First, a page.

Thus, I need to prove my worth in other areas in order to hone the craft that, hopefully, will help me advance in the broadcast world.

This is a difficult balance, but it is the reality at the minor league level. I don’t want anyone feeling sorry for me, though. Thousands of broadcasters strive to reach the minor leagues, and I am incredibly lucky to be here.

Even though a minor league play-by-play job features long hours and significant stress, the perks are incredible. For five straight months, my office is a baseball stadium. My “co-workers” are the future members of the Chicago White Sox. Each day is different because of this great game of baseball.

Most importantly, I get to learn about the men who will one day represent the White Sox. They consistently wow me with not only their on-field efforts, but also their behind-the-scenes demeanor.

The coolest part about my job is that I get to watch them grow as baseball players and human beings before they are well-known in Chicago and throughout the game. I will not remember all of the details of each player’s time in Winston-Salem, but some memories will stick with me forever.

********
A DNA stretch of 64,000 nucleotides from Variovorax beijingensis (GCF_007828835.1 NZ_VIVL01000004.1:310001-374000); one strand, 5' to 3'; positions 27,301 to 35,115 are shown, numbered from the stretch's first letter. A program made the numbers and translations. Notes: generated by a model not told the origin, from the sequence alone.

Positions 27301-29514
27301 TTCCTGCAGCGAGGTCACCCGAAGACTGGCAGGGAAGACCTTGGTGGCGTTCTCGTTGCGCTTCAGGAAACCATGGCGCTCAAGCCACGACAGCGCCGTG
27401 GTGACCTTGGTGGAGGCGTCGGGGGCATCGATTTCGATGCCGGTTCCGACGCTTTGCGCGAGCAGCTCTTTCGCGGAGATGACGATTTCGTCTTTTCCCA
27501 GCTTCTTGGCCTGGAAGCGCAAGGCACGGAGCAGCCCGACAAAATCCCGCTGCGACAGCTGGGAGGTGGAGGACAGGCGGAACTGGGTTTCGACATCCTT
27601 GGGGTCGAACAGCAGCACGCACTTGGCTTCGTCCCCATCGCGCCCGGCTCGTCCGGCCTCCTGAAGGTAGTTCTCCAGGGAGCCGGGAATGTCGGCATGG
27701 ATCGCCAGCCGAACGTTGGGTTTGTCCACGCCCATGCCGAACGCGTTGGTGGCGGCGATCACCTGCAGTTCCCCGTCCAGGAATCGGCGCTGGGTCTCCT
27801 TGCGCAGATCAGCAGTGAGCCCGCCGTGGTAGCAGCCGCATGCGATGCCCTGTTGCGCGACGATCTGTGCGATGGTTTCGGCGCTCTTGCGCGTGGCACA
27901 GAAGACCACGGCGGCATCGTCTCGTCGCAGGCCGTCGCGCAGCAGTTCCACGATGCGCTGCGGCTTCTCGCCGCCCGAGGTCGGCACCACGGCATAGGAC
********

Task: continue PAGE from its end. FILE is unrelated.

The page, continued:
Like when Andre Rienzo had genuine concern for me after I failed to put on sunscreen during a trip to Myrtle Beach.

Or when Chris Bassitt waited to tweet about his promotion to Double-A Birmingham until I had sent out the official roster move.

Or when Adam Heisler apologized to me multiple times after his foul ball shattered my computer screen.

Or when Marcus Semien thanked me for my role on the team no more than 30 minutes after the Dash lost the Mills Cup Finals two years ago.